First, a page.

Fortnightly speaks with William Johnson, CEO of the Tennessee Valley Authority, about managing the country’s biggest government-owned power supplier.
Field-Force Management: What's New for the Mobile Workforce?
How the maturation of location tracking can increase efficiency.
To realize the enterprise benefits of field-force management, utility executives and managers should pay keen attention to:
• Advancements in real-time location tracking;
• Fully extending mobile workforce management (MWM) in the enterprise;
• Back-end connectivity with enterprise-wide systems; and
• Security of mobile applications.
Advancements in Real-Time Location Tracking
A key area for corporate enterprise growth is real-time management of field-force resources and assets, enabling better response to customers. Since the U.S. Department of Defense made its Global Positioning System (GPS) standard positioning service available and free of direct charges for civil users worldwide in 1995, real-time/location-aware applications have exploded in the mainstream marketplace. Market research data predicts that the location-based services market—including GPS, General Packet Radio Service, Universal Mobile Telecommunication System, Automatic Vehicle Location, Street Level Routing, and Mobile Mapping—will hit close to $5 billion by 2010 (see sidebar). Tracking, navigation, and mobile hardware, designed to increase the efficiency of field-force operations, are a growing trend and are fast maturing.
Electric, gas, and water utility distribution companies can find as much as 90 minutes of additional time each day per field-force employee, and increase their productivity by 15 to 25 percent, by taking advantage of real-time location tracking technology. Such savings for a utility with 250 to 500 field workers would yield an additional $5 million to $10 million to the bottom line. The magnitude of savings decreases as the number of field-force employees is lowered; however, the overall percent of productivity savings remains very similar.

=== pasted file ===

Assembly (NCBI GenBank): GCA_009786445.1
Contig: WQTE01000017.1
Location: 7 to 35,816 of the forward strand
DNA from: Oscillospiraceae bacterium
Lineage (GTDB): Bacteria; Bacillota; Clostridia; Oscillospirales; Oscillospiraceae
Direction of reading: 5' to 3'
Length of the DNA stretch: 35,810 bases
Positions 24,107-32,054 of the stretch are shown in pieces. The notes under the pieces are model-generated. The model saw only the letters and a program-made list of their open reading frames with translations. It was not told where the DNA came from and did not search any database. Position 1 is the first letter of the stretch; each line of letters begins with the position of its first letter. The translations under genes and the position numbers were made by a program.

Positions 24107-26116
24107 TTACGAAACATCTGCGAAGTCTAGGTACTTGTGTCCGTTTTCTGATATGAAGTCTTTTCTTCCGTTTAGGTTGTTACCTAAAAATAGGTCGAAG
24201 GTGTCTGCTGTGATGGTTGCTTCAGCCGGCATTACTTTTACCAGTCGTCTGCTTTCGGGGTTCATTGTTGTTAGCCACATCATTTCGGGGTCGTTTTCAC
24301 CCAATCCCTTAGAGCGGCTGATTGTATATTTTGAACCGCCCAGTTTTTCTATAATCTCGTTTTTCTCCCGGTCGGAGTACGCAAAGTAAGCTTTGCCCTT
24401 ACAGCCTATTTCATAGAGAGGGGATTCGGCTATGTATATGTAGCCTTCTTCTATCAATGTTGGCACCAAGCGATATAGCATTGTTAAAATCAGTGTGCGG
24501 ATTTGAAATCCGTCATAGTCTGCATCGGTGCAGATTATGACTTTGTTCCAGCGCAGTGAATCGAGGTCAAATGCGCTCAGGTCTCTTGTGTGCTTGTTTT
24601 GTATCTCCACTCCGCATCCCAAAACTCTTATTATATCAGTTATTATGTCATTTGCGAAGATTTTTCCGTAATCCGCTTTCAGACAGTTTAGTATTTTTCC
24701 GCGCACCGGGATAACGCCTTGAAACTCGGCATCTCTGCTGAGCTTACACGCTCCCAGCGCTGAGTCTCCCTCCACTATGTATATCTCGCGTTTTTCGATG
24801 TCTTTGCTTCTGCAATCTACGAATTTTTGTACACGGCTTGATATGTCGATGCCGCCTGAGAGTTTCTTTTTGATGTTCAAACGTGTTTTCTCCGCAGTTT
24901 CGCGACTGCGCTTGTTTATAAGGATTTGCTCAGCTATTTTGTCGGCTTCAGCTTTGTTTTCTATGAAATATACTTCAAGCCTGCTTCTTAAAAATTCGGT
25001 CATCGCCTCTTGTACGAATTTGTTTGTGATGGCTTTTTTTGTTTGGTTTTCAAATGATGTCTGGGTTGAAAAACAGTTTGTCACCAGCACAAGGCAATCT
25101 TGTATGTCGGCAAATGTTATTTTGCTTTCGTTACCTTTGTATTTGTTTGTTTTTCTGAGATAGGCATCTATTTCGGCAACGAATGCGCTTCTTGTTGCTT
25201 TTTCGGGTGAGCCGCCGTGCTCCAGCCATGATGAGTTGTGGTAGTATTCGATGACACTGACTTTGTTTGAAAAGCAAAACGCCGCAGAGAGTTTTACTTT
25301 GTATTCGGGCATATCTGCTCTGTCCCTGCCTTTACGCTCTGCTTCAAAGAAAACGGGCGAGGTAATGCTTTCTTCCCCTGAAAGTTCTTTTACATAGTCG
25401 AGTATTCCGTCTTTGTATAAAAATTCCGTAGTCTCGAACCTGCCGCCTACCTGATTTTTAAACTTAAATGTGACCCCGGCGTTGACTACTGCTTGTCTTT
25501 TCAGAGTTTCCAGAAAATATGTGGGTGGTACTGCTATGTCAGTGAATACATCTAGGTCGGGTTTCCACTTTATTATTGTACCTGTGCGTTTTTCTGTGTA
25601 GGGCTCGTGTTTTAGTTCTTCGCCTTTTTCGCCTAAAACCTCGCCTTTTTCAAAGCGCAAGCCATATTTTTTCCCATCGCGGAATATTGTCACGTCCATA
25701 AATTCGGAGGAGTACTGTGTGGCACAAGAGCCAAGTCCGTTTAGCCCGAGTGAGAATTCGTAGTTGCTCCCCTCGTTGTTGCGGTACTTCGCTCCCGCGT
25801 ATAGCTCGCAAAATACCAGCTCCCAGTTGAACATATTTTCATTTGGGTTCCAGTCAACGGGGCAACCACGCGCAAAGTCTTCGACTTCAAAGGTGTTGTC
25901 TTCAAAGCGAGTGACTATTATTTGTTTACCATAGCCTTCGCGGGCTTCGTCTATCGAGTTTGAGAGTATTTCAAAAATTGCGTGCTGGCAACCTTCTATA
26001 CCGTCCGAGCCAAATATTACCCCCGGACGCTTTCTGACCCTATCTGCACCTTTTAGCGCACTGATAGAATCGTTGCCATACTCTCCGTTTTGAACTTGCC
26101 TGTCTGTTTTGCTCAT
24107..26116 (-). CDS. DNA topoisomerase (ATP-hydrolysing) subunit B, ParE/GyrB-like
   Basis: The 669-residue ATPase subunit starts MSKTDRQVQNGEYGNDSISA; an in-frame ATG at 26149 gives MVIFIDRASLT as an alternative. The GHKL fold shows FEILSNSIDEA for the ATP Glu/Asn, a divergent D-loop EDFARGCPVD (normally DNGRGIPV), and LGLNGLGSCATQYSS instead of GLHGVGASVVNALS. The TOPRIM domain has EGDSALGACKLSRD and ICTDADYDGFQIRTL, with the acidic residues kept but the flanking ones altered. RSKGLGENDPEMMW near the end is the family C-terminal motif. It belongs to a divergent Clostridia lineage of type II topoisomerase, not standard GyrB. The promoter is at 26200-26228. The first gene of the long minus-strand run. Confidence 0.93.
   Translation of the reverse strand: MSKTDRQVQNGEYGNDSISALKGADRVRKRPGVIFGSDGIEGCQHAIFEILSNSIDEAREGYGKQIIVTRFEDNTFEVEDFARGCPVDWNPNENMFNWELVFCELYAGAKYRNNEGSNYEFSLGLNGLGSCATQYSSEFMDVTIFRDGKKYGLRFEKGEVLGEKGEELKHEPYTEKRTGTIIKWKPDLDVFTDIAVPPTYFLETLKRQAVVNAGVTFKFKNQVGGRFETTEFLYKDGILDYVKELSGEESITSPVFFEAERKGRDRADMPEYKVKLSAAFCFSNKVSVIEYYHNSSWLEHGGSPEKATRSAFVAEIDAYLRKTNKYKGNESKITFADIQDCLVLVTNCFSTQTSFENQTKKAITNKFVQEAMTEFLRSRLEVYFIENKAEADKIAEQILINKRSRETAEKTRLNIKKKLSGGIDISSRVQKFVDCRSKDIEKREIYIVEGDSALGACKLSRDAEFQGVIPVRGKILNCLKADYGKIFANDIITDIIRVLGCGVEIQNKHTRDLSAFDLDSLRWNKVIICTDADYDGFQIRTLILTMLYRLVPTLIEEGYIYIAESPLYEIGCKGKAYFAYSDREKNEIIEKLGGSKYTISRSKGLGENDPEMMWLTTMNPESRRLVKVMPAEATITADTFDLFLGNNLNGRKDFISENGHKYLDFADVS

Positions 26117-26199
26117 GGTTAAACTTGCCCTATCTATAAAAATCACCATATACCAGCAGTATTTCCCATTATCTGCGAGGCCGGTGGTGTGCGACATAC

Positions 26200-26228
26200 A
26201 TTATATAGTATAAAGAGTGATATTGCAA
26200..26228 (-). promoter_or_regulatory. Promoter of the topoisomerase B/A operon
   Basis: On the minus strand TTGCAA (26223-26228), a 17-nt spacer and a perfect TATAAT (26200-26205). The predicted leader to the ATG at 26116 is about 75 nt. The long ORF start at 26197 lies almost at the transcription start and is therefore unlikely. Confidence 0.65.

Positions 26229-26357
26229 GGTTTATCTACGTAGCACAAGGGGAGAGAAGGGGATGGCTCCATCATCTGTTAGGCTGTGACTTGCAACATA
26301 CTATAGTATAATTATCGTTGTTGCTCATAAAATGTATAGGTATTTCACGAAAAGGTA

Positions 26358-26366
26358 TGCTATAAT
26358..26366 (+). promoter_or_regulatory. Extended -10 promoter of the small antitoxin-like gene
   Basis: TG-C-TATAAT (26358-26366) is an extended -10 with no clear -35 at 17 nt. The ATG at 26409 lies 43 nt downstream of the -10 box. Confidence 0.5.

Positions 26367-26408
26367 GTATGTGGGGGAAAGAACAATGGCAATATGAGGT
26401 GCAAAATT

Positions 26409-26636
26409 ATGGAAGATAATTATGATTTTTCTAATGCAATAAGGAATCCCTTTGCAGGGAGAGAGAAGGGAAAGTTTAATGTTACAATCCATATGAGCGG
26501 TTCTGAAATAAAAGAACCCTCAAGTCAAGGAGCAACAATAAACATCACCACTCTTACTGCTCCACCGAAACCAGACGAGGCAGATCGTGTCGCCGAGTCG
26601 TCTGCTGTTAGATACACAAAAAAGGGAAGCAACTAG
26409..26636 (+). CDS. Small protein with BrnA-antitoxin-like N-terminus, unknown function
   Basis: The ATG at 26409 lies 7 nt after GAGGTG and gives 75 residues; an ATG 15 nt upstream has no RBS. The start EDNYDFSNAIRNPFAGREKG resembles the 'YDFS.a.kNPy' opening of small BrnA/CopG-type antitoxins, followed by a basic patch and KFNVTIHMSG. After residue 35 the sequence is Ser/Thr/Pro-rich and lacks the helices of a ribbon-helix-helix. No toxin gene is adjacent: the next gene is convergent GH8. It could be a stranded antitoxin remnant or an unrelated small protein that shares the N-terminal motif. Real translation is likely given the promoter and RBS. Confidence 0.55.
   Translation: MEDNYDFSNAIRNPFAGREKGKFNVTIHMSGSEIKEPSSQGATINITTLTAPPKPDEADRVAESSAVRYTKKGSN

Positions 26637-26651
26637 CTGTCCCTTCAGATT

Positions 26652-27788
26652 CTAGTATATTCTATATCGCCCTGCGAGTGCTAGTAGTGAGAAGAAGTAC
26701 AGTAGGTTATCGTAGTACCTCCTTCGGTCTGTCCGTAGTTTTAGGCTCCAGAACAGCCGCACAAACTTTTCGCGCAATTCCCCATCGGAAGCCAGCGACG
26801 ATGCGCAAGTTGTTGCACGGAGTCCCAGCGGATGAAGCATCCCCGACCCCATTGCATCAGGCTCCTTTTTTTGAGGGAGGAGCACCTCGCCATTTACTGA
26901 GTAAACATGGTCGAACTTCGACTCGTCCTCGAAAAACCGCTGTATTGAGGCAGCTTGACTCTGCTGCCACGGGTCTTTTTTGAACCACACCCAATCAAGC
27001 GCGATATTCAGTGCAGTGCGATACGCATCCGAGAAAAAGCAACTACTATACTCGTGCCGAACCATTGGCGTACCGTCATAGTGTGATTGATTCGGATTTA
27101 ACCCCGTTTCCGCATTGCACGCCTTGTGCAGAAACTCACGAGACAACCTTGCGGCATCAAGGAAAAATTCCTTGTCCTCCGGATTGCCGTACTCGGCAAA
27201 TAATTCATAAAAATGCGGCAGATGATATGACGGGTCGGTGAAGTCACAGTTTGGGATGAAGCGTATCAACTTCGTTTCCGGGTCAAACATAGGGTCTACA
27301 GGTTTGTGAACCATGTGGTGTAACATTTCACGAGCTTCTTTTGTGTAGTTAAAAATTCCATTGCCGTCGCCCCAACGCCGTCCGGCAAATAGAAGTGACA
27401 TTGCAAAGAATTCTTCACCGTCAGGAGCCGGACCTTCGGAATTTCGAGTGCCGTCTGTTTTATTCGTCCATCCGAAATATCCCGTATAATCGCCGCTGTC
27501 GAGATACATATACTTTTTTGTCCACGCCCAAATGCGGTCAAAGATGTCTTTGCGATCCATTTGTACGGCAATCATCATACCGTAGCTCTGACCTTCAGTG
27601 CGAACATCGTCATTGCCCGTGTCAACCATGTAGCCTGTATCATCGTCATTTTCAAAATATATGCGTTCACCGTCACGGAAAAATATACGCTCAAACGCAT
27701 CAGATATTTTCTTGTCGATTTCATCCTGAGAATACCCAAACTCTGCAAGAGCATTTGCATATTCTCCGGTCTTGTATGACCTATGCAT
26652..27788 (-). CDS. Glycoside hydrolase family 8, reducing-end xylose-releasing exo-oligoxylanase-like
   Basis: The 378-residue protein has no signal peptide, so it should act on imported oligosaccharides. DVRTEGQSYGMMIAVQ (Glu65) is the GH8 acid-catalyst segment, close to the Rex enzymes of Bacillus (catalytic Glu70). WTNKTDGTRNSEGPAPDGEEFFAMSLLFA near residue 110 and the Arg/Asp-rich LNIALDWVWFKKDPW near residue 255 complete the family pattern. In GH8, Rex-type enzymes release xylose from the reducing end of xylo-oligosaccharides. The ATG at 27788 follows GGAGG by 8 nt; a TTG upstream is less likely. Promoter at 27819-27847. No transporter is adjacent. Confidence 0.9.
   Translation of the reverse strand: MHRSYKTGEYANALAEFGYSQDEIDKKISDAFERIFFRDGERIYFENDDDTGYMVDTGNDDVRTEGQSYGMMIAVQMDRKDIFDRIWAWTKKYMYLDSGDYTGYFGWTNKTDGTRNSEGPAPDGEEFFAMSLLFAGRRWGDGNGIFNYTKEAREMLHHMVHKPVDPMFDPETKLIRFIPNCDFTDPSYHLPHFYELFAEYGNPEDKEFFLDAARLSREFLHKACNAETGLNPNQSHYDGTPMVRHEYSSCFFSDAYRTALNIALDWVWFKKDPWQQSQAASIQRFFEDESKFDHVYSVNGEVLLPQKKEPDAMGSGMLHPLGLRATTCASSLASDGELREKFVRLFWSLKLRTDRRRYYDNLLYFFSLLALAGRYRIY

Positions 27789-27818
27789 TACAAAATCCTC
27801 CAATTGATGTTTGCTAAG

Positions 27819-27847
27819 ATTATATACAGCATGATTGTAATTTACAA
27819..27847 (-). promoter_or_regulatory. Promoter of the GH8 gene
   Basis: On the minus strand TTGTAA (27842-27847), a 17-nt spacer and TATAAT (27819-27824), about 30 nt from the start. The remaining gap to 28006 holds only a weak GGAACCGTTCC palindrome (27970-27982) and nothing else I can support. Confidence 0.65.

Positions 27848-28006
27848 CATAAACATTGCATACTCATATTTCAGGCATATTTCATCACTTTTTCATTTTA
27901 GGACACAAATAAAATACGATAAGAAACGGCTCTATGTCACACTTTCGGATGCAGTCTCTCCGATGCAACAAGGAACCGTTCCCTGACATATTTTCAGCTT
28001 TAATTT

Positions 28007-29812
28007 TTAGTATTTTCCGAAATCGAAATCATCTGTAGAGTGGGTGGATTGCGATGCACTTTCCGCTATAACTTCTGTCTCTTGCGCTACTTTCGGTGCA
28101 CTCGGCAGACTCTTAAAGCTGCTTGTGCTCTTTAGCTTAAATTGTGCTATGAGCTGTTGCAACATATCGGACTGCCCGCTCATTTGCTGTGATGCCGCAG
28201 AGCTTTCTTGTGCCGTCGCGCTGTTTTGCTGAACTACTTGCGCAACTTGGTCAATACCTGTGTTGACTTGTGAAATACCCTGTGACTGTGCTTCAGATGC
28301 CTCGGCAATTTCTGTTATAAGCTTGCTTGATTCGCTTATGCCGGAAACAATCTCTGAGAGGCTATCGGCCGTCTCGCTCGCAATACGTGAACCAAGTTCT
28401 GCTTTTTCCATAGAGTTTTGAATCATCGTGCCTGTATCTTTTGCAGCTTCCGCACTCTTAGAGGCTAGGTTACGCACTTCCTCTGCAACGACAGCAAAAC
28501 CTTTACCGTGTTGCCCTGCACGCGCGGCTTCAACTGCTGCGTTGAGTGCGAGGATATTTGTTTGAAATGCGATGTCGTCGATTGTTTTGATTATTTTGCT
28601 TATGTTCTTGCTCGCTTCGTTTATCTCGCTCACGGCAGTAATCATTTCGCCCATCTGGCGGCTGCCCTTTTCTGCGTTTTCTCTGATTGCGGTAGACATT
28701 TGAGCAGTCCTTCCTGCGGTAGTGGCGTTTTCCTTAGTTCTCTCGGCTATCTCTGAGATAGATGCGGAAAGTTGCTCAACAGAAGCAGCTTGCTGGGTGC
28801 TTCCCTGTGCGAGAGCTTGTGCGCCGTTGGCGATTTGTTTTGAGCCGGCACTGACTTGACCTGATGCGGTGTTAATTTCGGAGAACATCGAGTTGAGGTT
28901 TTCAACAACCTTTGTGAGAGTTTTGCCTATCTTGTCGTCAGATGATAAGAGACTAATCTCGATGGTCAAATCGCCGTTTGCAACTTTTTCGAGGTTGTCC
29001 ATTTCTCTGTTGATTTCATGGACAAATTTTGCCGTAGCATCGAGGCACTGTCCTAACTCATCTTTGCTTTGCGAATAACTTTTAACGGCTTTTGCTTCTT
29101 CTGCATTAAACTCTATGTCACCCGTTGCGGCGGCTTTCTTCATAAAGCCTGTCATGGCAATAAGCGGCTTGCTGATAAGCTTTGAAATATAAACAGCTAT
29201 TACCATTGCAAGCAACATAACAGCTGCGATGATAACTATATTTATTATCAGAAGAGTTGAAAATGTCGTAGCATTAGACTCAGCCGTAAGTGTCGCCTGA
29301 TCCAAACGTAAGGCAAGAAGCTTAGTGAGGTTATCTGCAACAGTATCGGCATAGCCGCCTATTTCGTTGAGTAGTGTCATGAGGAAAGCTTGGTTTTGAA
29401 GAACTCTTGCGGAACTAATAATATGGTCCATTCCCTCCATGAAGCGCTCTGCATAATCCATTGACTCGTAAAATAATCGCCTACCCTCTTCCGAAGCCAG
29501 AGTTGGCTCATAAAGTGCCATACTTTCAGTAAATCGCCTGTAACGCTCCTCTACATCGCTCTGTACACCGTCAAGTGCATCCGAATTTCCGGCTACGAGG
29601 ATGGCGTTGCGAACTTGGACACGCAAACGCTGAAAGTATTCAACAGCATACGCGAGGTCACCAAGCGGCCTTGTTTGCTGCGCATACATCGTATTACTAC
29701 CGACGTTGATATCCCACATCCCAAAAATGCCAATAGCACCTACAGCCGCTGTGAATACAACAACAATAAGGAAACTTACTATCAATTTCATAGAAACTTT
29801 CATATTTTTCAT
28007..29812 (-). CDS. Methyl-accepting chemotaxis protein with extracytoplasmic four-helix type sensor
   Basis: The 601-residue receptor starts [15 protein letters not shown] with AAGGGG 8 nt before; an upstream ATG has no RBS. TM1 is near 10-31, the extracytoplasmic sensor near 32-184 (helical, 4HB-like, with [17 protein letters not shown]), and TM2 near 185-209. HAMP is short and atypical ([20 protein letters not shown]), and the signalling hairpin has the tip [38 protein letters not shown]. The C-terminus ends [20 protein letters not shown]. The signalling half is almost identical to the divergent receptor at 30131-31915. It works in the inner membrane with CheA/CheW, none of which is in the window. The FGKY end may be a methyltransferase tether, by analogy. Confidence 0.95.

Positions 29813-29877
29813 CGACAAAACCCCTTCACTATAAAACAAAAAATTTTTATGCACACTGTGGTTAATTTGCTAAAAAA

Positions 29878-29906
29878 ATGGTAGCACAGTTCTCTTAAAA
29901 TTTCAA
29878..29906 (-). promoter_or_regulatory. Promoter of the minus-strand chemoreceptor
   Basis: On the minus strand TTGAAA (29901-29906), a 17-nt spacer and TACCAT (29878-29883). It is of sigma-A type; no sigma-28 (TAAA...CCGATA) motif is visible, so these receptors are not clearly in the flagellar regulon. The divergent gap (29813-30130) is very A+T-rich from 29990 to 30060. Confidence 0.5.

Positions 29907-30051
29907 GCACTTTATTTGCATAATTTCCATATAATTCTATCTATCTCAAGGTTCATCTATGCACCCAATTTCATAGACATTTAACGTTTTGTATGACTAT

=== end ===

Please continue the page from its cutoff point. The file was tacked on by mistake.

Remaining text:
Fully Extending MWM in The Enterprise
Mobile technology is used predominately for service-type work, and often for emergency response. Reaping the full benefits of mobilizing the workforce involves extending MWM to all field-related activities that can include maintenance, inspections, design, and construction, as well as the service order and emergency work. An enterprise-wide mobile system automatically will acquire work orders from all work request generation sources, including enterprise resource planning (ERP), customer information systems/ customer relationship management (CIS/CRM), outage management/ trouble ticketing, work management and enterprise asset management, and other work request generation systems.
Many utilities still are using various forms of paper in conjunction with their mobile systems. This increases labor effort and decreases data integrity. Fully extending MWM across the enterprise means automating all paper forms with simple pull-down menus that cover all field-related work. Today’s “smart systems” anticipate the type of work and resources required, and provide the user with the corresponding mobile interface and tools.
Back-End Connectivity With Enterprise-Wide Systems
To fully extend MWM in the enterprise, the mobile applications must be tied to the utility’s various enterprise systems. Mobile system applications include messaging, dispatch and scheduling, and work-order status and reporting. The mobile system is accessed by wired and wireless devices through a presentation interface that ensures ease of viewing and access. The mobile system is integrated with the utility’s key enterprise systems, providing a real-time flow of information both to the mobile workforce and